The Cretones seem to it into this category of a new wave-ish power pop band made up of musicians who have been around the block a couple of times. Writer-singer Mark dates back to the early 70s (he was singer and guitarist in Chicago's "Eddie Boy Band" in the mid 70s … "The Eddie Boy Band" were mainstream, with 'soulful' vocals, funk-lite rhythm guitar and a smidgin of boogie rock).
A lot of these bands – especially those from the West Coast tend to be overproduced, more than a little slick and quite soft at heart. It's as if the labels were hedging their bets and making the sound palatable to those who were into the ever popular soft rock. .
The Cretones fit this though they are a little under-produced.
The songs should have a little more punch.
Mind you they were on Richard Perry's "Planet" records – hardly the forefront of new wave.
But, underneath it all are some undeniably good tunes and a sound that transports you back to, well 1981.
This is their second album and I haven't heard their first which is generally considered to be superior. Three songs of that album were covered by Linda Ronstadt on her platinum-selling 1980 album, "Mad Love" on which Goldenberg also played. Err, so much for new wave.
Tracks (best in italics)
- Empty Heart – a big rocker
- Hanging On To No One – power pop without the punch and some Fischer Price keyboards. It's a pity the song is quite catchy.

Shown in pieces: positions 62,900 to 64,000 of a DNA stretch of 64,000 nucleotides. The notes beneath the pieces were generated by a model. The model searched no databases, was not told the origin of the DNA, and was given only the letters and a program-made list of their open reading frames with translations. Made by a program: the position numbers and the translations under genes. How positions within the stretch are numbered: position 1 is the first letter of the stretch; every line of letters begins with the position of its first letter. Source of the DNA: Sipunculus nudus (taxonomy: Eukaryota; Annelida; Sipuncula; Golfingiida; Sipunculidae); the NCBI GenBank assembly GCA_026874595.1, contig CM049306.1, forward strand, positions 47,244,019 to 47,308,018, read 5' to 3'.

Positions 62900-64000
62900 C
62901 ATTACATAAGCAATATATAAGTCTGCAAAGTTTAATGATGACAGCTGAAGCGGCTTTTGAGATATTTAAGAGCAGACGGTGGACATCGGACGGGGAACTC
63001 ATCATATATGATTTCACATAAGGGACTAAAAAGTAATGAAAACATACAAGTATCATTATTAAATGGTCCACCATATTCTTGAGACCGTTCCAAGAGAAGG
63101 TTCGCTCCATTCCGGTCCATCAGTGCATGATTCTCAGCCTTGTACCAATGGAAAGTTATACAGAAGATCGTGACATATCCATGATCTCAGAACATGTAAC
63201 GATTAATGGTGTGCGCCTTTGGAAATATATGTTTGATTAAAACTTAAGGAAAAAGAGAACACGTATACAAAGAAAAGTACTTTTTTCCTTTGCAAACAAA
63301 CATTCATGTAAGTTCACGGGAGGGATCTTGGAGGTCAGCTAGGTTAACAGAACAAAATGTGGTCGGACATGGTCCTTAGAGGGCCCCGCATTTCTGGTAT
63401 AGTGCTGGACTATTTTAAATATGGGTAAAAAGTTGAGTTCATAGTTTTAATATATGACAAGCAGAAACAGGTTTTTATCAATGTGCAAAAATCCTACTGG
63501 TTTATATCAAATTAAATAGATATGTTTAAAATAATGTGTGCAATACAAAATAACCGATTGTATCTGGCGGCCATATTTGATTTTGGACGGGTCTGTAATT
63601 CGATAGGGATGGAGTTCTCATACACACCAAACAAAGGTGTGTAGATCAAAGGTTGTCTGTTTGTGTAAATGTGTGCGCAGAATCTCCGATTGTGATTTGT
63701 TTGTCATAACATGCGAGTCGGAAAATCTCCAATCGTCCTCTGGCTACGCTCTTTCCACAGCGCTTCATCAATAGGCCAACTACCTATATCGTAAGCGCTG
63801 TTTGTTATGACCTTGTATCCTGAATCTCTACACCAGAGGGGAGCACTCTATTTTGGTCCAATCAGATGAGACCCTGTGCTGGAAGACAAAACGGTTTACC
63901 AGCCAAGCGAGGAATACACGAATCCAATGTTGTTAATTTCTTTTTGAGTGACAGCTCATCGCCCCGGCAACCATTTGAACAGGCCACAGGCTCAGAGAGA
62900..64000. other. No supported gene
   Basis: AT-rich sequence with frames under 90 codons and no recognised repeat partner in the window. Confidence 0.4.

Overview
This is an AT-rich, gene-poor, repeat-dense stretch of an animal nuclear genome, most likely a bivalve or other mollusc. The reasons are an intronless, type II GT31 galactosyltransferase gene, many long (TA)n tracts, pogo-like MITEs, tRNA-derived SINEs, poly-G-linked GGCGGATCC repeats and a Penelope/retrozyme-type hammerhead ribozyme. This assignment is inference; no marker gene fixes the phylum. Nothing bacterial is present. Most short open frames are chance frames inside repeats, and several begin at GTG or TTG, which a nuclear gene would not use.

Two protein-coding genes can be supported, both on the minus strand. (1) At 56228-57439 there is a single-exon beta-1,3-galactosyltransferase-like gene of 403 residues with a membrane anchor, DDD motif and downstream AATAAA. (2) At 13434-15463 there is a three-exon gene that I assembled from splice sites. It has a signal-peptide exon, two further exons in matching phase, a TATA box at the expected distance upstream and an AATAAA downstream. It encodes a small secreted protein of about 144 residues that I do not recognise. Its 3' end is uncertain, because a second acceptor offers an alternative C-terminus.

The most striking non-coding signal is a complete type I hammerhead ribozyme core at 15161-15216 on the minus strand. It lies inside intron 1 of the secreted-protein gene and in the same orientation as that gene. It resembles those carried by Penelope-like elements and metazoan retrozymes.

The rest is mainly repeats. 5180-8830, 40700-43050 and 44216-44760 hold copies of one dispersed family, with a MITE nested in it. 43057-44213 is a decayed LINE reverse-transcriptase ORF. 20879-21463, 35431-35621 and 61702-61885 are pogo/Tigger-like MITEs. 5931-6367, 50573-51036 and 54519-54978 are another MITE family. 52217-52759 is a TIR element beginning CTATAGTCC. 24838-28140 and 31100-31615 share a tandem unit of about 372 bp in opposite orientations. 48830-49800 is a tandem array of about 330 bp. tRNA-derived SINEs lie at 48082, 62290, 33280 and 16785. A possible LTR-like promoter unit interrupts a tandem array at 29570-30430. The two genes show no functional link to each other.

- Swinging Divorcee – pumping piano that are actually keyboards. Against this is a bit of a dull beat song with sax and guitar solos thrown in.
- Lonely Street – a early late 50s, early 60s styled beat song
- I Can't Get Over You – a mid tempo power pop song
- One Kiss – so so
- Love is Turning – pleasant but not distinctive
- Girls! Girls! Girls! – the tinkly Casio keyboards work here. Very catchy, though I prefer the Elvis song of the same name.
- Snap! Snap! – an instrumental. Ha, I like that the title track is an instrumental.
- Mood Vertigo – a mish mash of a power pop song with a appealing jittery performance.
Patchy …. I may tape a couple of songs and flog it off. Well at least, either way, it will get out of purgatory.
Nothing no where
Girls! Girls! Girls!
- Goldenberg went on to solo work and to perform (and or record with as a session musician) with Jackson Browne, Peter Frampton, Chris Isaak, Ringo Starr, Roy Orbison, Lyle Lovett, Elton John, Glenn Frey, Feargal Sharkey, Travis Tritt, Randy Newman, Neil Diamond, Jesse Colin Young, Brian Wilson, Randy Newman, Willie Nelson, and Waylon Jennings.
- He also went on to write songs for other artists. Among the hits he wrote or co-wrote are "Automatic" by the Pointer Sisters, "Along Comes a Woman" by Chicago, "Soul Kiss" by Olivia Newton-John, "Novocaine For the Soul" by Eels as well as songs for Karla Bonoff, Cher, Judy Collins, Jane Wiedlin, Kim Carnes and others. http://www.allmusic.com/artist/mark-goldenberg-mn0000827477/credits
- He is currently in Hugh Lauries touring band.
- Cretones members Steve Beers and Peter Bernstein went into film and TV scores, together an individually including "21 Jump Street".